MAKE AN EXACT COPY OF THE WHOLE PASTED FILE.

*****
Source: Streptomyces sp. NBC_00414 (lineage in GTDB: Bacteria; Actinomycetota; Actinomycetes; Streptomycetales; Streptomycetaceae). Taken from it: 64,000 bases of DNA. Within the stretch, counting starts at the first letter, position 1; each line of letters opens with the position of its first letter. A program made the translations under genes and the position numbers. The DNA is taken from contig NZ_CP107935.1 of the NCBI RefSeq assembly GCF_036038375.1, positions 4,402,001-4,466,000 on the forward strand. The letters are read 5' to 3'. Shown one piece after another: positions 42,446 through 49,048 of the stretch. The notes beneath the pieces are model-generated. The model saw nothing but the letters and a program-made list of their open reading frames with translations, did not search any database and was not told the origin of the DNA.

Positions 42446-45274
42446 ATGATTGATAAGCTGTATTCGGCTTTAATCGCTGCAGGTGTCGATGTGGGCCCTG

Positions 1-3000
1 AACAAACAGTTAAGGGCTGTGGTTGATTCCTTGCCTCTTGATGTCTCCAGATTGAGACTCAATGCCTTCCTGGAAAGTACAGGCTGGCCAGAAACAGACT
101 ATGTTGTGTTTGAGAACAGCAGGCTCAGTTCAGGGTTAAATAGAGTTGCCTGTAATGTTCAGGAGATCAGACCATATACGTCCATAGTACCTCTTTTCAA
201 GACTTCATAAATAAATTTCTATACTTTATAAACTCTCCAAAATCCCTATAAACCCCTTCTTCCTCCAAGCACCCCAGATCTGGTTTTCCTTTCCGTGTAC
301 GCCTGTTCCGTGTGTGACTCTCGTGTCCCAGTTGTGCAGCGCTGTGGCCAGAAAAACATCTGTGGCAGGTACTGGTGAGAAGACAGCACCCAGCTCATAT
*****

Source: Streptomyces sp. NBC_00414 (lineage in GTDB: Bacteria; Actinomycetota; Actinomycetes; Streptomycetales; Streptomycetaceae). Taken from it: 64,000 bases of DNA. Within the stretch, counting starts at the first letter, position 1; each line of letters opens with the position of its first letter. A program made the translations under genes and the position numbers. The DNA is taken from contig NZ_CP107935.1 of the NCBI RefSeq assembly GCF_036038375.1, positions 4,402,001-4,466,000 on the forward strand. The letters are read 5' to 3'. Shown one piece after another: positions 42,446 through 49,048 of the stretch. The notes beneath the pieces are model-generated. The model saw nothing but the letters and a program-made list of their open reading frames with translations, did not search any database and was not told the origin of the DNA.

Positions 42446-45274
42446 ATGATTGATAAGCTGTATTCGGCTTTAATCGCTGCAGGTGTCGATGTGGGCCCTG

Positions 1-3000
1 AACAAACAGTTAAGGGCTGTGGTTGATTCCTTGCCTCTTGATGTCTCCAGATTGAGACTCAATGCCTTCCTGGAAAGTACAGGCTGGCCAGAAACAGACT
101 ATGTTGTGTTTGAGAACAGCAGGCTCAGTTCAGGGTTAAATAGAGTTGCCTGTAATGTTCAGGAGATCAGACCATATACGTCCATAGTACCTCTTTTCAA
201 GACTTCATAAATAAATTTCTATACTTTATAAACTCTCCAAAATCCCTATAAACCCCTTCTTCCTCCAAGCACCCCAGATCTGGTTTTCCTTTCCGTGTAC
301 GCCTGTTCCGTGTGTGACTCTCGTGTCCCAGTTGTGCAGCGCTGTGGCCAGAAAAACATCTGTGGCAGGTACTGGTGAGAAGACAGCACCCAGCTCATAT